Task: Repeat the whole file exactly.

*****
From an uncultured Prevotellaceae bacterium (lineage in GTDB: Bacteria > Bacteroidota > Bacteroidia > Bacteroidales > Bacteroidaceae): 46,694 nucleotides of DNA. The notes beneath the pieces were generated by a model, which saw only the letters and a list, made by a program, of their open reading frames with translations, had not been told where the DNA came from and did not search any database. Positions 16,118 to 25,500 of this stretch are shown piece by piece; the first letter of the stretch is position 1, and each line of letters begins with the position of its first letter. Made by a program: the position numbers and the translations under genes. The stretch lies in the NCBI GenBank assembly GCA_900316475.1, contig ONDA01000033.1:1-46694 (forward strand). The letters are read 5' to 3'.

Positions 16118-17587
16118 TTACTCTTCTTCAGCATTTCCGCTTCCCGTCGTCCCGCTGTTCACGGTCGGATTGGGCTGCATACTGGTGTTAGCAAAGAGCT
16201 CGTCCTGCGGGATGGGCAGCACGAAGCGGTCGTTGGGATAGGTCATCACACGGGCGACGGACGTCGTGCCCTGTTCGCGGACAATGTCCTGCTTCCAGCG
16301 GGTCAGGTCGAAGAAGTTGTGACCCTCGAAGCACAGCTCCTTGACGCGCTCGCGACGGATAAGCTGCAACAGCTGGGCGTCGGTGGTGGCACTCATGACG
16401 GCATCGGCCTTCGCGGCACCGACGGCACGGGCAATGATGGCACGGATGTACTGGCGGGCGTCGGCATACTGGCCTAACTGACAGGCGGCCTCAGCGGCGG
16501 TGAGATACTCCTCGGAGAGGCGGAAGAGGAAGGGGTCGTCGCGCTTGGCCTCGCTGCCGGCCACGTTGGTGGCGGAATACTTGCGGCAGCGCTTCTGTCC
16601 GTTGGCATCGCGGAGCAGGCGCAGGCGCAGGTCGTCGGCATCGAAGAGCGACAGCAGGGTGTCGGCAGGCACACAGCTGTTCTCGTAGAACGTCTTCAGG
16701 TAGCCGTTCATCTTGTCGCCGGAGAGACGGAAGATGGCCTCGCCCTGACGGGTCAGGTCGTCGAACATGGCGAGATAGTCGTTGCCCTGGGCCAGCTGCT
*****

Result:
From an uncultured Prevotellaceae bacterium (lineage in GTDB: Bacteria > Bacteroidota > Bacteroidia > Bacteroidales > Bacteroidaceae): 46,694 nucleotides of DNA. The notes beneath the pieces were generated by a model, which saw only the letters and a list, made by a program, of their open reading frames with translations, had not been told where the DNA came from and did not search any database. Positions 16,118 to 25,500 of this stretch are shown piece by piece; the first letter of the stretch is position 1, and each line of letters begins with the position of its first letter. Made by a program: the position numbers and the translations under genes. The stretch lies in the NCBI GenBank assembly GCA_900316475.1, contig ONDA01000033.1:1-46694 (forward strand). The letters are read 5' to 3'.

Positions 16118-17587
16118 TTACTCTTCTTCAGCATTTCCGCTTCCCGTCGTCCCGCTGTTCACGGTCGGATTGGGCTGCATACTGGTGTTAGCAAAGAGCT
16201 CGTCCTGCGGGATGGGCAGCACGAAGCGGTCGTTGGGATAGGTCATCACACGGGCGACGGACGTCGTGCCCTGTTCGCGGACAATGTCCTGCTTCCAGCG
16301 GGTCAGGTCGAAGAAGTTGTGACCCTCGAAGCACAGCTCCTTGACGCGCTCGCGACGGATAAGCTGCAACAGCTGGGCGTCGGTGGTGGCACTCATGACG
16401 GCATCGGCCTTCGCGGCACCGACGGCACGGGCAATGATGGCACGGATGTACTGGCGGGCGTCGGCATACTGGCCTAACTGACAGGCGGCCTCAGCGGCGG
16501 TGAGATACTCCTCGGAGAGGCGGAAGAGGAAGGGGTCGTCGCGCTTGGCCTCGCTGCCGGCCACGTTGGTGGCGGAATACTTGCGGCAGCGCTTCTGTCC
16601 GTTGGCATCGCGGAGCAGGCGCAGGCGCAGGTCGTCGGCATCGAAGAGCGACAGCAGGGTGTCGGCAGGCACACAGCTGTTCTCGTAGAACGTCTTCAGG
16701 TAGCCGTTCATCTTGTCGCCGGAGAGACGGAAGATGGCCTCGCCCTGACGGGTCAGGTCGTCGAACATGGCGAGATAGTCGTTGCCCTGGGCCAGCTGCT